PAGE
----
Danville Public Schools leaders ask public to support tax increase referendum

A 1% sales tax increase would help fund needed renovations at school facilities

Tax increase for school funding up for vote
Tax increase for school funding up for vote

DANVILLE, VA. – Danville Public Schools leaders are asking the community to vote yes on a referendum this fall to fix up aging school buildings. A 1% sales tax increase is proposed to cover the cost and would be eliminated when enough revenue is raised in about 20 to 30 years.

Danville Schools superintendent Angela Hairston wants citizens to think of it as an investment in the city’s future and that opportunity is knocking.

“We need a stable source of income, we need it immediately,” Hairston said. “Most of our schools were built in the 1950′s, if you think about that most of our schools are over 50 years old and just do not meet the needs of today’s students and teachers.”

The division has identified nearly $200 million in possible repairs and additions to its schools. Hairston said a cash injection matches the priority level.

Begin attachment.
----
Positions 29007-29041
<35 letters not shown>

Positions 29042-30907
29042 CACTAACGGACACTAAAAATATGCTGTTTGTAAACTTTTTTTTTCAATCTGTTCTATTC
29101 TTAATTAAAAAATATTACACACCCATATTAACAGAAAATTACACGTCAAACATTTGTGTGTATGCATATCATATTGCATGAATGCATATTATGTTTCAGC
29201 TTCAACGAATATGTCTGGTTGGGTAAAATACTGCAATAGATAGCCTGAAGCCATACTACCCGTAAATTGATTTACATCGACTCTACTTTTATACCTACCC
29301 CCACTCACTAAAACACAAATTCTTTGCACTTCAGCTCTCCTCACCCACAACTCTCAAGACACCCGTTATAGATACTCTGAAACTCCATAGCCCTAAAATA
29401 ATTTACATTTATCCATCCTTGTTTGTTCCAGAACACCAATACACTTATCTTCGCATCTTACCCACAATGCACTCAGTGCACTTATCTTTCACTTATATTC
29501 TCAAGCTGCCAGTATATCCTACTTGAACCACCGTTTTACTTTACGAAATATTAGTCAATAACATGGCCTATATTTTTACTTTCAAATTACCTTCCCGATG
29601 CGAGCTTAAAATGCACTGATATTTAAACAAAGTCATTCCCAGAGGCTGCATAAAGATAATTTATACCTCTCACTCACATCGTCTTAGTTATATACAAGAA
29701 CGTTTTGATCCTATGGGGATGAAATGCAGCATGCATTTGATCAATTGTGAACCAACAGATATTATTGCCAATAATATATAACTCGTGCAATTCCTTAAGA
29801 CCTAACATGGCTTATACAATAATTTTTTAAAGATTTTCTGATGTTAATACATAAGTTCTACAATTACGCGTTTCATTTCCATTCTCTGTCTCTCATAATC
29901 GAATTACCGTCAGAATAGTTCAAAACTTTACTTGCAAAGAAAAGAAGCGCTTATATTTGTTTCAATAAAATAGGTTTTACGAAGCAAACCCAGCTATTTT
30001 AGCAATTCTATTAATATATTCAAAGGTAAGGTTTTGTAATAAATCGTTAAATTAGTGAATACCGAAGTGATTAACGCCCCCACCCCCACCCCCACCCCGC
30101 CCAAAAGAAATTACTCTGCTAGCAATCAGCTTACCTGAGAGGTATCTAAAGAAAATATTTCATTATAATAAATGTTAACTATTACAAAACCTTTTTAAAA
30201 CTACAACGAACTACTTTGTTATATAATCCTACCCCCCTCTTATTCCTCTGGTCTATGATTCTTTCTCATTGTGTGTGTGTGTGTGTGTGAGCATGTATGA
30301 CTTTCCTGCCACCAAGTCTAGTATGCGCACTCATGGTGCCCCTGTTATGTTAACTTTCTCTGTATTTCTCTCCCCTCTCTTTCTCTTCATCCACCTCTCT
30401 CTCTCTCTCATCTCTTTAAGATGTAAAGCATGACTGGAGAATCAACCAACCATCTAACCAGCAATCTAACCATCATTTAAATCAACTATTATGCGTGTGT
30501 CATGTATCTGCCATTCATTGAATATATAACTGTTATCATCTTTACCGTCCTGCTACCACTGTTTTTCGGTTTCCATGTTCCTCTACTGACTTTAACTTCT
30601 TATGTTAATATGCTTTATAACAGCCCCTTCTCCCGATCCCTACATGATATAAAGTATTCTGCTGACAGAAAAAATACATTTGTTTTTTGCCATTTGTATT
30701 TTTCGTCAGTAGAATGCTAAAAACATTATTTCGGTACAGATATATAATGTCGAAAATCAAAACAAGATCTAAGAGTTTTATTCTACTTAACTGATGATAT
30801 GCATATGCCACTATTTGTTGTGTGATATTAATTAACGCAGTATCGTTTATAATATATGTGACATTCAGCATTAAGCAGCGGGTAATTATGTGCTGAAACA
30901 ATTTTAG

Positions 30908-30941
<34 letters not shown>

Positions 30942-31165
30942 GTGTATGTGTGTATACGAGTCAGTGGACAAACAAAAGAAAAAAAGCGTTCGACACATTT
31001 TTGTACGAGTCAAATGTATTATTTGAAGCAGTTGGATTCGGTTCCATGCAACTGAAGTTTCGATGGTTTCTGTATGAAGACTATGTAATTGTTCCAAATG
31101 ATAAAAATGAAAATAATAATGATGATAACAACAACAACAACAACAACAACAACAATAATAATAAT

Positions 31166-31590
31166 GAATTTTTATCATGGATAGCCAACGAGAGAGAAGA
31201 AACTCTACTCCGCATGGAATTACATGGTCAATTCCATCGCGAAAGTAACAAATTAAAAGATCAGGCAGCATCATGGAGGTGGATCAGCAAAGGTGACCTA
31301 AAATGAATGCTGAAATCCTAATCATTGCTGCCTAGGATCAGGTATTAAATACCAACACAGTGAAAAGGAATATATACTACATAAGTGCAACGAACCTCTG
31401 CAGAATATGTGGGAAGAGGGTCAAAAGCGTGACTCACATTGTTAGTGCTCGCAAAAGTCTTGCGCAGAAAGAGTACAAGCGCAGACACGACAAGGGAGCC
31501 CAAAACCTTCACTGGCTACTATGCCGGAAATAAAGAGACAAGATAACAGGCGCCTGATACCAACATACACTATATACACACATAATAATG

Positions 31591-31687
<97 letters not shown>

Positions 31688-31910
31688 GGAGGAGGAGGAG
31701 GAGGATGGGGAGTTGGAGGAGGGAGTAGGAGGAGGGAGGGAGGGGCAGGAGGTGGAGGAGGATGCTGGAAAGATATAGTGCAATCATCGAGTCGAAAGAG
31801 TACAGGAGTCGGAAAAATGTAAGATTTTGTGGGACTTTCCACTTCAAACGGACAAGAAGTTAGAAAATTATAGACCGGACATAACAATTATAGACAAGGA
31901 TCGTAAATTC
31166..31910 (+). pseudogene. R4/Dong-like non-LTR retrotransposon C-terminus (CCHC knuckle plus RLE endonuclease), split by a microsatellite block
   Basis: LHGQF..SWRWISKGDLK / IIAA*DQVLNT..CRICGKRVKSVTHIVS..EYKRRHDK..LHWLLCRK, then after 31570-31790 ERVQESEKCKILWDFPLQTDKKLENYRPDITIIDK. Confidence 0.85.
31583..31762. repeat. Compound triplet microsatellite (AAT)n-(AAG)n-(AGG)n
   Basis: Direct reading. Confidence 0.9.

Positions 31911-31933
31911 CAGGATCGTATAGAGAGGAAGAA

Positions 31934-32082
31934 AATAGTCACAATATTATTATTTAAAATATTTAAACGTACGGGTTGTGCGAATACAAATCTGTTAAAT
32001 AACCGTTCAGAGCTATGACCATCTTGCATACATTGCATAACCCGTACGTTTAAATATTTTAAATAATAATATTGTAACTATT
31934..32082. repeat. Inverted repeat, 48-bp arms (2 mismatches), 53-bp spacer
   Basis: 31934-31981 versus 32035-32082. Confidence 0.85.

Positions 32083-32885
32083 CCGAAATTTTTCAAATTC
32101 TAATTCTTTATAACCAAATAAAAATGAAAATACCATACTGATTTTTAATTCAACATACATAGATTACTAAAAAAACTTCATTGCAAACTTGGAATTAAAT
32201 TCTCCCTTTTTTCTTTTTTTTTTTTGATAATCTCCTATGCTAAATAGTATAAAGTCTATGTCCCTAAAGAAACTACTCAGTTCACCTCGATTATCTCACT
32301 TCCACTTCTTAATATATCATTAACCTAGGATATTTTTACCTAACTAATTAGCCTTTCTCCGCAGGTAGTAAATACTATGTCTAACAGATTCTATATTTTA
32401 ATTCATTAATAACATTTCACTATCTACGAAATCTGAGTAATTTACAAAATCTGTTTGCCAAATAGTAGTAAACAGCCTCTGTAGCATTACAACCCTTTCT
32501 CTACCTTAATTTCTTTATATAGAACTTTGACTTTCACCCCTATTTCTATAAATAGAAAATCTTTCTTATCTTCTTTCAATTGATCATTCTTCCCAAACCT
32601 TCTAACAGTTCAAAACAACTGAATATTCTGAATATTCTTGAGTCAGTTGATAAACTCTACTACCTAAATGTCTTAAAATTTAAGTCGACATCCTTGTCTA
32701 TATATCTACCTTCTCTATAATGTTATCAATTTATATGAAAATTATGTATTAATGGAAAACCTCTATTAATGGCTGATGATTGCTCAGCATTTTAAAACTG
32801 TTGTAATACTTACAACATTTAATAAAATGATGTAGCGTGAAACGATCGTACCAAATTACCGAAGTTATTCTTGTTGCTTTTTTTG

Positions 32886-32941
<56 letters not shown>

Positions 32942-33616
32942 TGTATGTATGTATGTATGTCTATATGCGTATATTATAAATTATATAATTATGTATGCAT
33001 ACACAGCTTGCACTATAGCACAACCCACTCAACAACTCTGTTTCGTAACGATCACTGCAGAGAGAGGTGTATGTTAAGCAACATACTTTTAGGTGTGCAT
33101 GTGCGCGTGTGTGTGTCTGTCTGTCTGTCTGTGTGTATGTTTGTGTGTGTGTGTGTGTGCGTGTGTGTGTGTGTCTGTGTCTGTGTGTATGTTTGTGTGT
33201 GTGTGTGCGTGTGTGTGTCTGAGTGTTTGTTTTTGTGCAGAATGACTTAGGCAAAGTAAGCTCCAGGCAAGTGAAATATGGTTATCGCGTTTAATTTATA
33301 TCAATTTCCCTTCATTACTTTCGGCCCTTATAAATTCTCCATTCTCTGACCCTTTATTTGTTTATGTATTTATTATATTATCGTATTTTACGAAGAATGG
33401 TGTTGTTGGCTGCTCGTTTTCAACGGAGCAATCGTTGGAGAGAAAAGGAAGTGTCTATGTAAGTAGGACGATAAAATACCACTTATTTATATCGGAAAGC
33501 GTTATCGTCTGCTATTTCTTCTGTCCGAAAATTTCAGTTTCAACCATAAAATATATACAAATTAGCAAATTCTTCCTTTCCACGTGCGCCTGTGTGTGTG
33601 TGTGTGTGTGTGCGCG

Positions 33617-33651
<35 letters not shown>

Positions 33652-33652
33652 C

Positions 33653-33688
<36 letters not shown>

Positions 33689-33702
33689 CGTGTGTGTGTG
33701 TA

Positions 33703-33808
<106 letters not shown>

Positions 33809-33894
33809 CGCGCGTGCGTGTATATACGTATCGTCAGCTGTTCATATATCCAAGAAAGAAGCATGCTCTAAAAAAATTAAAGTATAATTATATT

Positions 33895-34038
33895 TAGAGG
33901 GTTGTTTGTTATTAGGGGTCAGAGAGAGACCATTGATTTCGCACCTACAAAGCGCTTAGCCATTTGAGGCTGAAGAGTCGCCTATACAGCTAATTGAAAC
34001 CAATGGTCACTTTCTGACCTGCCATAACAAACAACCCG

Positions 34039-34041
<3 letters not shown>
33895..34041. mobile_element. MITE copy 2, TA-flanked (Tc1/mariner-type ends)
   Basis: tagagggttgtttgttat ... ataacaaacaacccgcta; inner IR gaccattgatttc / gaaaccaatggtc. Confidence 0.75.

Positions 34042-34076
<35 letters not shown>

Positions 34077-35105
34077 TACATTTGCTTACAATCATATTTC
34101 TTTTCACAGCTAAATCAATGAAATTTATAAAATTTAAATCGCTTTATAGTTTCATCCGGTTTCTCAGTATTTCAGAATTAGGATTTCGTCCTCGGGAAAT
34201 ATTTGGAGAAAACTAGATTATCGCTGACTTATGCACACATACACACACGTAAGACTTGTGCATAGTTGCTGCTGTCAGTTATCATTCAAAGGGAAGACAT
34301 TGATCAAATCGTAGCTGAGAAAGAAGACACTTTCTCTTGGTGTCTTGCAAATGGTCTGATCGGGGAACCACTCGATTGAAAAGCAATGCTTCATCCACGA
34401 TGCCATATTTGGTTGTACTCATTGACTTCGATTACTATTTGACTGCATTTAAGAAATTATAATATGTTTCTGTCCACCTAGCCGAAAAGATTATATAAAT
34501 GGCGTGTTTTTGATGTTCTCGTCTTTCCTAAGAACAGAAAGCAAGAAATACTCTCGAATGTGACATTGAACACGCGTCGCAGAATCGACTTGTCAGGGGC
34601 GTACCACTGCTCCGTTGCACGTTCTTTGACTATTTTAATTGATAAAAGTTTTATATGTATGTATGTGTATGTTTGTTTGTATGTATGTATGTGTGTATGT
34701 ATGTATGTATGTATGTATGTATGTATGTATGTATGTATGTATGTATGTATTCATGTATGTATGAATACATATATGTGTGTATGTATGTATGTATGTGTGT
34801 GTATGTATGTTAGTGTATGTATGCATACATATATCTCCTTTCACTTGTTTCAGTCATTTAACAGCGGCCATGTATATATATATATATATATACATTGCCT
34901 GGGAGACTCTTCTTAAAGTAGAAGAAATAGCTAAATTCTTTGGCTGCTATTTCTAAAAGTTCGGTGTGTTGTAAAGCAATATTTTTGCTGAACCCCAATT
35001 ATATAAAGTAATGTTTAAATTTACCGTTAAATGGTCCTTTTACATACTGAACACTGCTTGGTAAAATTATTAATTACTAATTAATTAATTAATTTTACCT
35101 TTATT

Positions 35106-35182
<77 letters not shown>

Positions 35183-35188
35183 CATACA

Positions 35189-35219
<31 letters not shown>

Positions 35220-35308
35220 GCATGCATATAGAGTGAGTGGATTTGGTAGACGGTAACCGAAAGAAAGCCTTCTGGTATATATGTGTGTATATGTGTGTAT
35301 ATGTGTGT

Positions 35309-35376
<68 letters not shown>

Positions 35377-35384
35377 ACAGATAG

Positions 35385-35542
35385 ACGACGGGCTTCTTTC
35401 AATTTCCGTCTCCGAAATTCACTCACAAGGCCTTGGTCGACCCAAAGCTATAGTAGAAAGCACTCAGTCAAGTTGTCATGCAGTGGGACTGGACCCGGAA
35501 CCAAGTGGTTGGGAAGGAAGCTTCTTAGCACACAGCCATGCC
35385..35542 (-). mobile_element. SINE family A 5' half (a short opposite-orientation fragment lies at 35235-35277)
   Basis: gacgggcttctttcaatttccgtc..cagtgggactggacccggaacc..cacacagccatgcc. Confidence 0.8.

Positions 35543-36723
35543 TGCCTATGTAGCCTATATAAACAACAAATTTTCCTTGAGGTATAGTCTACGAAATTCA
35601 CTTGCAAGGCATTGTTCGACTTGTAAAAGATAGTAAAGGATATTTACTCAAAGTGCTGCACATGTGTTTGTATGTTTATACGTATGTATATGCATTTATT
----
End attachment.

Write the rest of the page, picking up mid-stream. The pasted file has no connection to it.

“Buildings matter, classrooms matter, space matters,” Hairston said.

Brandon Atkins is a school board member and the board, as well as City Council support the proposal.

“I know people who have come back to Danville for the first time in a long time and they drive through the River District, they drive by the YMCA, and they’re just amazed by what they see,” Atkins said.

Danville is undergoing a renaissance and leaders said education plays a big part. Atkins said the city’s schools deserve to be upgraded just like the rest of the city.

“You’ll see schools that have an appeal from the outside, they’ll have modern learning environments on the inside with career and technical education offerings that we can not do right now,” Atkins said.

The city would approve a bond of about $130 million to get cash upfront and the tax would pay back the loan over the next two to three decades. Hairston said this effort underscores everything the city is trying to be.

“We feel that that’s one part of the whole pie if you will for improving economic development in our area,” Hairston said.

If the referendum passes, leaders said public input will be critical to any developments. The tax would not apply to grocery or medication sales.


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